Telemedicine-Supported Peanut Introduction Feasible for At-Risk Infants

By Lisa Rappaport

July 13, 2020

(Reuters Health) - It may be possible to use telemedicine to help introduce peanuts to babies at high risk for severe allergic reactions, a report of three cases suggests.

Although treatment for some allergic conditions may be postponed when in-office visits aren't possible - a widespread reality during the global COVID-19 pandemic - guidelines recommend against waiting to introduce peanuts in high-risk infants, the study team notes.

In April 2020, while in-person visits were halted due to the COVID-19 pandemic, researchers conducted telemedicine visits in a private practice allergist setting to identify infants who were considered at high risk for peanut allergy. Using shared decision-making tools, they recruited parents of three infants to participate in the study, obtained verbal consent, and prescribed an epinephrine autoinjector and rupatadine.

Families then had a telemedicine visit to receive counseling on food introduction, details on possible allergy symptoms and how to treat these, and instructions for preparing peanut butter for peanut introduction. Parents gradually fed babies 2 grams of peanut protein over 45 minutes to an hour, with instructions to immediately contact a physician via telemedicine if they saw an allergic reaction.

No severe reactions occurred in these three cases, researchers report in the Journal of Allergy and Clinical Immunology: In Practice.

"While barriers exist during this pandemic, peanut introduction can still be safely performed despite a lack of in-office access," said lead study author Dr. Douglas Mack, an assistant clinical professor at McMaster University in Hamilton, Ontario.

"Virtually supported home peanut introduction represents an option that parents and clinicians can implement to prevent peanut allergy in these at-risk infants," Dr. Mack said by email.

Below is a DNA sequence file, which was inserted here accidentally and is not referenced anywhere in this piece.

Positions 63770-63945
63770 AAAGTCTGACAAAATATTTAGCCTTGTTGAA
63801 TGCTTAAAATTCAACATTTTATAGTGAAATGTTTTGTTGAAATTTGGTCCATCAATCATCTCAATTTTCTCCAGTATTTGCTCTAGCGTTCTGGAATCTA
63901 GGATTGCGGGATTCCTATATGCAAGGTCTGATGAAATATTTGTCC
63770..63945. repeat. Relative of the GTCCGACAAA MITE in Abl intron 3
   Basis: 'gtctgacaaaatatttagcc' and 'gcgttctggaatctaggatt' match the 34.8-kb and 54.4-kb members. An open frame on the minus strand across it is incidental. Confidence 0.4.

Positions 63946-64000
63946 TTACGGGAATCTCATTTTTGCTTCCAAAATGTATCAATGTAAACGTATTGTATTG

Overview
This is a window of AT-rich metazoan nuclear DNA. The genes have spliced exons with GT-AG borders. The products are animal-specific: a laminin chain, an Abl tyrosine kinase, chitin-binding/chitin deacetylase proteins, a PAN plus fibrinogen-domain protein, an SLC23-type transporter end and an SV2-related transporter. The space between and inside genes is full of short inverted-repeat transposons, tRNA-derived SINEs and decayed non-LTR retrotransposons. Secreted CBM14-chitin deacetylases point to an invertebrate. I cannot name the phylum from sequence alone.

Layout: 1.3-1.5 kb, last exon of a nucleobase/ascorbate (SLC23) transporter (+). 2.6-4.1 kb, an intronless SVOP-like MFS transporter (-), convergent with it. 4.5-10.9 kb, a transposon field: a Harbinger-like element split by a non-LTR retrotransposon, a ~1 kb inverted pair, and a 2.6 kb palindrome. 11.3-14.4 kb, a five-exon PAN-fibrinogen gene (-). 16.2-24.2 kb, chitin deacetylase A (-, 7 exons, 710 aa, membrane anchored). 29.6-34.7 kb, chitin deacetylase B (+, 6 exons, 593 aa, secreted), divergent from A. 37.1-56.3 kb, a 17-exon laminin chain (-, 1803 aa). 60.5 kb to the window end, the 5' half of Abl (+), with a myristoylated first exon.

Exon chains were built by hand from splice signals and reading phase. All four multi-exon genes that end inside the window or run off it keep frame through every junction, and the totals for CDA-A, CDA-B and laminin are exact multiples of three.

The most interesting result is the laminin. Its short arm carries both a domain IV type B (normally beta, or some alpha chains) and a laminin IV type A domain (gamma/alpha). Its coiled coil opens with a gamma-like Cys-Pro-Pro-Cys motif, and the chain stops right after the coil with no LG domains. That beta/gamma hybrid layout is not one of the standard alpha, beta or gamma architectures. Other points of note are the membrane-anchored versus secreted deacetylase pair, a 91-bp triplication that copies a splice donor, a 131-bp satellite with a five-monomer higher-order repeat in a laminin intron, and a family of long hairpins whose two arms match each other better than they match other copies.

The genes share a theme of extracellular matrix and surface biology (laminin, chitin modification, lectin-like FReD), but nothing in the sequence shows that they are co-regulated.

During all three cases of at-home peanut introduction, families interacted with a physician virtually at the beginning of introduction and one or two more times during the procedure itself. Researchers described these interactions as brief and not burdensome to clinicians.

The first case involved a 10-month old infant with severe eczema who had been pre-emptively tested for several food allergies. While the baby's parents were worried about respiratory risks of virtually-supervised peanut introduction, the baby didn't show any signs of distress and had a normal respiratory rate, no accessory muscle use, and no cutaneous lesions.

In this first case, peanut introduction occurred with no reaction, but the parents stopped after 1 gram of peanut protein was administered and switched to peanut puffs. Since the initial peanut introduction, parents kept regularly giving the baby peanut at home without incident.

In the second case, parents tried virtual peanut introduction with a 7-month old with mild eczema and a sibling with peanut allergy. Parents applied a barrier cream around the mouth then introduced peanut without difficulty. During introduction, the parents followed up with the physician virtually to clarify the amount of peanut to be introduced. Afterward, parents continued to give peanut at home without any issues.

The third case involved a 6-month old baby with mild eczema who had experienced anaphylaxis and required two doses of epinephrine after sesame introduction. During peanut introduction, this baby expressed distaste for the food and the full amount was not administered.

However, parents in this third case continued to offer small amounts of peanut at home, and reported feeling more comfortable introducing tree nuts. Subsequently, the parents successfully introduced almond at home.

Even before COVID-19, access to allergy specialists often posed barriers to peanut introduction for at-risk infants, the study team writes. They conclude that virtual introduction may help bridge this gap in care during the pandemic, as well as later.

"This is very interesting as a concept and merits larger study with additional outcomes added to help demonstrate the value of the approach," said Dr. Matthew Greenhawt, an associate professor of pediatrics and director of the Food Challenge and Research Unit at the Children's Hospital Colorado and the University of Colorado Denver School of Medicine.

It's possible that decision-making might be leveraged differently during a pandemic than it would be in other circumstances, and it's also possible that not all physicians and patients would be able to access telehealth, Dr. Greenhawt, who wasn't involved in the study, said by email.

"This is posed as an idea to help still accomplish early introduction, but make use of a unique resource that can still help deliver high-quality healthcare given the unusual pandemic circumstances, where care may be rationed or there is a significant risk of contracting coronavirus from going to the doctor for routine care," Dr. Greenhawt said.

SOURCE: Journal of Allergy and Clinical Immunology: In Practice, online June 9, 2020.